Location: Sunny Florida
Posts: 1,297

Bikes: Gunnar Sport, Surly Pacer, Access MTB, Ibex Corrida, one day a Simple City

Mentioned: 0 Post(s)
Tagged: 0 Thread(s)
Quoted: 1 Post(s)
Likes: 0
Liked 0 Times in 0 Posts
Originally Posted by Dahon.Steve View Post
Here's what to do.

The cyclist doesn't know the chaos he's creating behind him. Effective cycling states to maintain position no matter what for it's up the motorist to make a safe pass. However this often leads to honks and road rage. Here's my solution.

You need to buy a Take A Look Mirror. With this mirror, you'll be able to see the traffic behind you for about 1 1/2 blocks easily and this will give you maybe 10 or 15 seconds to determine how to handle the upcoming situation. Once the cars reach me, I'll hug the curb or sometimes pull to a side. If there's parked cars on the side, I'll rush to a spot where there aren't any vehicles and ride slowly in that location until the traffic passes me. In a few times, I'll get on the sidewalk for a brief moment until the cars pass.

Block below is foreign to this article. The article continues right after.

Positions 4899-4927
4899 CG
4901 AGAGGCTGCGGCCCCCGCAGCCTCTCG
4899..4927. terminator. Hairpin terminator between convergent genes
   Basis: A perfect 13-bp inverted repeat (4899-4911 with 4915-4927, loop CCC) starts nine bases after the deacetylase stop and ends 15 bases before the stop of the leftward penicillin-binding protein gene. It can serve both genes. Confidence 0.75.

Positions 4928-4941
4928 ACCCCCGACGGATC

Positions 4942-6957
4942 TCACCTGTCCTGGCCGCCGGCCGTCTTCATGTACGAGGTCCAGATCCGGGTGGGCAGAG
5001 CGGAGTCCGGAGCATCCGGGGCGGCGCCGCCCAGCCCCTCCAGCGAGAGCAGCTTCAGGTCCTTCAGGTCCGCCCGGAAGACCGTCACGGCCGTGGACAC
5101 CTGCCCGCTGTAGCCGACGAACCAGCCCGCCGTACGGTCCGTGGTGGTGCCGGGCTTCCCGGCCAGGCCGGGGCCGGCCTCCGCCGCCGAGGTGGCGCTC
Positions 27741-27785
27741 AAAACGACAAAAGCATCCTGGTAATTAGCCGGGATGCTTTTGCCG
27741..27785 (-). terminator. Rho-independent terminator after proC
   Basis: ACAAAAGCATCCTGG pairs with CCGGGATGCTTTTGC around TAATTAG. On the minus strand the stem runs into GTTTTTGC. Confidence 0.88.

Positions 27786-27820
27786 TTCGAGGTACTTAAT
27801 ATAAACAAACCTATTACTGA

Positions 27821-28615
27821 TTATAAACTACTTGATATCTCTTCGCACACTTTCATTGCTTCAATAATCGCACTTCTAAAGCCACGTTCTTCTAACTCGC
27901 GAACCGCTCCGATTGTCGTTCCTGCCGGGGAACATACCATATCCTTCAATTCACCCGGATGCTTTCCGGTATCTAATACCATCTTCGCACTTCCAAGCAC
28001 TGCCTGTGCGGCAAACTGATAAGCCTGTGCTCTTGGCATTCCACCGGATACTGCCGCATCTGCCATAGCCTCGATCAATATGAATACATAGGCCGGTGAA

I can often see where there are going to be problems and find solutions ahead of time that will enable traffic to flow ahead of me. But I can only do this with a mirror.

The only way I can determine how much traffic has accumulated behind is to buy this mirror. I found using the tehnique above eliminates the majority of those dreaded honks and it enables me to ride for miles, taking the lane with impunity since I can clearly see what's behind me at all times.